Podcast: Antibiotics for acute bronchitis

Acute bronchitis is one of the commonest respiratory tract infections seen by general or family practitioners, with several reviews now available in the Cochrane Library and one of these, of the effects of antibiotics, was updated in June 2017. We asked the lead author, Susan Smith, a GP from Dublin, Ireland, based at the Department of General Practice in the RCSI Medical School, to tell us what they found.

- Read transcript

John: Hello, I'm John Hilton, editor of the Cochrane Editorial unit. Acute bronchitis is one of the commonest respiratory tract infections seen by general or family practitioners, with several reviews now available in the Cochrane Library and one of these, of the effects of antibiotics, was updated in June 2017. We asked the lead author, Susan Smith, a GP from Dublin, Ireland, based at the Department of General Practice in the RCSI Medical School, to tell us what they found.

Susan: People presenting to primary care with acute bronchitis will usually have an acute cough and a high temperature, and, although the benefits and potential harms of using antibiotics for this condition are unclear, they are often given them.
We did our review to try to resolve this uncertainty by bringing together the evidence on whether antibiotics improve clinical outcomes and to assess their adverse effects. We included randomized trials of any antibiotic therapy compared with placebo or no treatment in acute bronchitis or acute productive cough, in people who do not have an underlying lung disease.
We included 17 trials with a total of almost 5100 participants. 16 of these trials compared antibiotics to a placebo, and the quality of trials was generally good. On the positive side, participants given antibiotics were less likely to have cough or night cough at follow up and their illness cleared up quicker. However, on average, this amounted to a difference of only half a day, in the context of an illness that lasts on average 8-10 days. There were also significantly more adverse effects in the antibiotic patients, with the most commonly reported being nausea, vomiting, diarrhoea, headache and rash.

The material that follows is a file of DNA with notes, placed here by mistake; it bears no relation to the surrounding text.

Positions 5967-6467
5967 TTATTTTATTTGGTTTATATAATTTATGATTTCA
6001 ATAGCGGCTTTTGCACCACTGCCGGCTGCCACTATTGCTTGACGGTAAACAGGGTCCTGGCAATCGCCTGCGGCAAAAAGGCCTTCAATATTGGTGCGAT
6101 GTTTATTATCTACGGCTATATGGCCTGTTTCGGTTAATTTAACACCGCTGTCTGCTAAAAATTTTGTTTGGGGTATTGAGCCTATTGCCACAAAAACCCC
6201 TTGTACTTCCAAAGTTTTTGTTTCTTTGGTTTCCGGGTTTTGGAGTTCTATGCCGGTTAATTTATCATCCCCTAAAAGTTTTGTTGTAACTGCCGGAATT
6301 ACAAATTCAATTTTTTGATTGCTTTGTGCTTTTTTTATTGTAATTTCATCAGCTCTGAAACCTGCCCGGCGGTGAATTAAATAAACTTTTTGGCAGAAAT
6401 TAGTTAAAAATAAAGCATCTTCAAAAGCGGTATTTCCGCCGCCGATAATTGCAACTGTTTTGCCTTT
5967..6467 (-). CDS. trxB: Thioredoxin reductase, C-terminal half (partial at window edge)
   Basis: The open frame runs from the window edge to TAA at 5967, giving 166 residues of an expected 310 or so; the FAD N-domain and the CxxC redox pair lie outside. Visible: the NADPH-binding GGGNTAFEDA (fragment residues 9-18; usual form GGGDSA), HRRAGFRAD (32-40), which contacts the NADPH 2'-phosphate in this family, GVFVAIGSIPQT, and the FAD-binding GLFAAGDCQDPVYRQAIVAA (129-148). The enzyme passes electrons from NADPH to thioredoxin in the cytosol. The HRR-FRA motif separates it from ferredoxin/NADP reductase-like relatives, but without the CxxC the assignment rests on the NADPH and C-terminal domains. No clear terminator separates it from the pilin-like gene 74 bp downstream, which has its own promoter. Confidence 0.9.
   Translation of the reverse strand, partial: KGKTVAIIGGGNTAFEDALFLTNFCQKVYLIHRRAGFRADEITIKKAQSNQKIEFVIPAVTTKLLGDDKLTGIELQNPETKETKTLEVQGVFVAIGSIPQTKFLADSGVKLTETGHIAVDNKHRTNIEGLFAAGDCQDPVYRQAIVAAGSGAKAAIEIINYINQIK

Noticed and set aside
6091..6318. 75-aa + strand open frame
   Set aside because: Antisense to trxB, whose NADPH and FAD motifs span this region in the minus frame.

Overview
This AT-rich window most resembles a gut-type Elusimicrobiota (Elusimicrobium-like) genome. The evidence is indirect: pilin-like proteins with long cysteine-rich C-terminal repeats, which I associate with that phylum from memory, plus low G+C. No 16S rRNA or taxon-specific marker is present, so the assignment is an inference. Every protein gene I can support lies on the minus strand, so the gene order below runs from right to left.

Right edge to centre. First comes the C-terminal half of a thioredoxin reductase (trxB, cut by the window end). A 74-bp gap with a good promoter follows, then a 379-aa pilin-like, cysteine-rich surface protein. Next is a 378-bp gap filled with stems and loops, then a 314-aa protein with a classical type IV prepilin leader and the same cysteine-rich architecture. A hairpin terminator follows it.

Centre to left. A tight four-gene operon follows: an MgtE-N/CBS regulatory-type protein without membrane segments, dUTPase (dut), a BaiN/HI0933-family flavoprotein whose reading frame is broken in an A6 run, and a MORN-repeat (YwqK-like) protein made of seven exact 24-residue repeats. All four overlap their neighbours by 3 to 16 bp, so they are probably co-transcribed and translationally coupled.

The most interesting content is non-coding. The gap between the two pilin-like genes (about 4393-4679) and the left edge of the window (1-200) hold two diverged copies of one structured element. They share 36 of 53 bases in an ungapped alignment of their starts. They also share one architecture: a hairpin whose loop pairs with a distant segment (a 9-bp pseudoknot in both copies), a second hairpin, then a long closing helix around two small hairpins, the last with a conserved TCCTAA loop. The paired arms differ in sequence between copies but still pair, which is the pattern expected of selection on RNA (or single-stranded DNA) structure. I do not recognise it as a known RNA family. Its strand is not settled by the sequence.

Considering all this evidence together, we’ve concluded that there is limited evidence of clinical benefit in the use of antibiotics in acute bronchitis. They may have a modest beneficial effect in particular types of patient such as frail, elderly people who have other illnesses as well as the acute bronchitis, but relatively few of these have been included in studies to date. And, when deciding whether or not to use antibiotics for acute bronchitis, the size of any benefit needs to be considered carefully, given the potential side effects, the rise in antibiotic resistance from overuse and the cost of antibiotic treatment.

John: If you would like to read more about the available evidence on these different factors, just visit Cochrane Library dot com, where a simple search for 'antibiotics for bronchitis' will pick up Susan’s review.

Close transcript
Share/Save